Visitor Survives 115-Foot Fall Over Cliff At Hawai'i Volcanoes National Park
A 73-year-old man survived a 115-foot fall over a cliff at Hawai'i Volcanoes National Park earlier this week, but his predicament wasn't discovered until the following day. He was successfully rescued by rangers with help from a helicopter just as daylight was fading Tuesday evening.
At about 4:45 p.m. on Tuesday, August 13, a hiker contacted rangers at the park's Kīlauea Visitor Center and reported that she had heard someone crying for help from the dense vegetation along Halema'uma'u Trail. That trail lies directly below Volcano House, a hotel which overlooks Halema‘uma‘u Crater at the summit of Kilauea.
The hiker told rangers she first thought the cries were a prank, but fortunately for 73-year-old Harry Osachy, she decided to report the situation at the visitor center. Rangers who investigated the report discovered that Osachy had been stranded overnight after climbing over a barrier and falling 115 feet down a sheer cliff.
NPS Ranger John Broward, the park's Search and Rescue (SAR) Coordinator, was lowered by helicopter and pulled the victim to safety as the sun began to set. Osachy was transported by ambulance to Hilo Medical Center, with injuries to his pelvis and shoulder. He had numerous scrapes and suffered from dehydration.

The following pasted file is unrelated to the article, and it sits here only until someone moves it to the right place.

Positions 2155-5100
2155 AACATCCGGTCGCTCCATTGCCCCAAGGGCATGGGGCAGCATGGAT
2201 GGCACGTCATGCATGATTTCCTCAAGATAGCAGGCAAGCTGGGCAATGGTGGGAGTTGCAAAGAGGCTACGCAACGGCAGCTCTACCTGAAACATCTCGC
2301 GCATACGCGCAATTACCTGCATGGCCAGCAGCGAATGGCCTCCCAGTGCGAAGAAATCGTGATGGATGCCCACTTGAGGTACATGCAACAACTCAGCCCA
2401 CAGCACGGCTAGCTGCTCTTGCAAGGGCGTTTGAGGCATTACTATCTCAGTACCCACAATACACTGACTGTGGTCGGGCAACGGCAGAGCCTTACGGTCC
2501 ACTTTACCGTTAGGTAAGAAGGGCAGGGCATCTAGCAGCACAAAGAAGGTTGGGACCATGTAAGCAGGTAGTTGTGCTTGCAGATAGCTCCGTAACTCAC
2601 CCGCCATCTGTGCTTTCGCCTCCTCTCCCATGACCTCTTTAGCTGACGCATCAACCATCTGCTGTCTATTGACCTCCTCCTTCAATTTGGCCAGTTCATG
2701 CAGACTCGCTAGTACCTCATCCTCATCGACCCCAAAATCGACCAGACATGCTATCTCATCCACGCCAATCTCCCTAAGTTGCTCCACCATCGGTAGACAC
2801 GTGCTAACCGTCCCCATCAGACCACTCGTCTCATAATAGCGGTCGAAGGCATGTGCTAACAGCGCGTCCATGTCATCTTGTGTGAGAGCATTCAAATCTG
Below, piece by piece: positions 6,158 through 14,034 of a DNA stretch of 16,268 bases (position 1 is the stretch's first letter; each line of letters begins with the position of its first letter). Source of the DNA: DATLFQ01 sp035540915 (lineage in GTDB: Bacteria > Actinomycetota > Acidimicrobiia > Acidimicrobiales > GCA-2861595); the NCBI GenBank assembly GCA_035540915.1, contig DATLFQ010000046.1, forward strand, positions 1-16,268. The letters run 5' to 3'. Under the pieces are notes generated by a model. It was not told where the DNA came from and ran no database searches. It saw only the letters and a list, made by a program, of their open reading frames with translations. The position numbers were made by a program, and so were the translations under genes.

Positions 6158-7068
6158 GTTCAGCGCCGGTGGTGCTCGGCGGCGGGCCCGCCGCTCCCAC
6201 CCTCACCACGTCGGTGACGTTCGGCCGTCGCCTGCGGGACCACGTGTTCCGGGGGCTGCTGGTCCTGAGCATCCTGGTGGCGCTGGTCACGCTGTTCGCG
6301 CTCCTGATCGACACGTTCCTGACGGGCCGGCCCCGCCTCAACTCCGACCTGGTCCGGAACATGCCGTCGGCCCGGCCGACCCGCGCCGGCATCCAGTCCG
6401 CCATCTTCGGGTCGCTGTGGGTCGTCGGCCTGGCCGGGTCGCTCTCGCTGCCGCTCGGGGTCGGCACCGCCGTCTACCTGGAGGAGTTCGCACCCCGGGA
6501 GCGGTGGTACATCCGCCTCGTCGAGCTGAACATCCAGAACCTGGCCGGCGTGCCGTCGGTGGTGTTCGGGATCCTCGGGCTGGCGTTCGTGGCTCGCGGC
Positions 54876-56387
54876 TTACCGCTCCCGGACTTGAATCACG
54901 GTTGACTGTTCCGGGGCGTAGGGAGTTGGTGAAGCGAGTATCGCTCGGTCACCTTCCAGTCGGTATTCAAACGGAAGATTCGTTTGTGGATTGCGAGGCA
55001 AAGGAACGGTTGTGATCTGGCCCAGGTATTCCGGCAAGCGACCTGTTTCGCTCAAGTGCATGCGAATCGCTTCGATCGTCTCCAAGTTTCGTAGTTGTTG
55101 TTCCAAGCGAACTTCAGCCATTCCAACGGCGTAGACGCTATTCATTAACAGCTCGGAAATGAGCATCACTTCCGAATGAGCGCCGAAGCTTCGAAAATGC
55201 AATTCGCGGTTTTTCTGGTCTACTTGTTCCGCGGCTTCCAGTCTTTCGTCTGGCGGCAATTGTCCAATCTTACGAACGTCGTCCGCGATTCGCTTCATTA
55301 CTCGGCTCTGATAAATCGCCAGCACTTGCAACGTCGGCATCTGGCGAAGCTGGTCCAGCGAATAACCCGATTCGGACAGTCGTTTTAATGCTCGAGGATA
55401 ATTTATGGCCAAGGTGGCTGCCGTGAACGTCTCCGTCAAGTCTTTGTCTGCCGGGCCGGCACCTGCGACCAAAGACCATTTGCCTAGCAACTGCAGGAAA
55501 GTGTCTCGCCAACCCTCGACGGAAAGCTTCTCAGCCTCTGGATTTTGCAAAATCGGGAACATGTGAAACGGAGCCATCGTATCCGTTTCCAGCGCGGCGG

Given the location, the outcome could have been much worse. How did the survive the fall?
"Luckily, he landed in a dense thicket of native 'uluhe fern, which broke his fall," Broward said.
Osachy is Micronesian and speaks little English, but told rescuers that he had fallen on Monday. The exact time that the incident occurred, or how or why he was on the wrong side of the barrier, was not known at the time of the report. The man is a resident of Kurtistown, Hawaii, a small town not far from the park.
This was the thirteenth SAR mission at Hawai'i Volcanoes National Park this year. Last year, park SAR crews responded to a total of 26 incidents.
"Once again, risky behavior by a visitor endangered the lives of our staff," said Park Superintendent Cindy Orlando, who was on site during the dramatic rescue. "We were able to execute an exemplary response from our cadre of specially trained first responders, and thankfully no one else was injured," she said.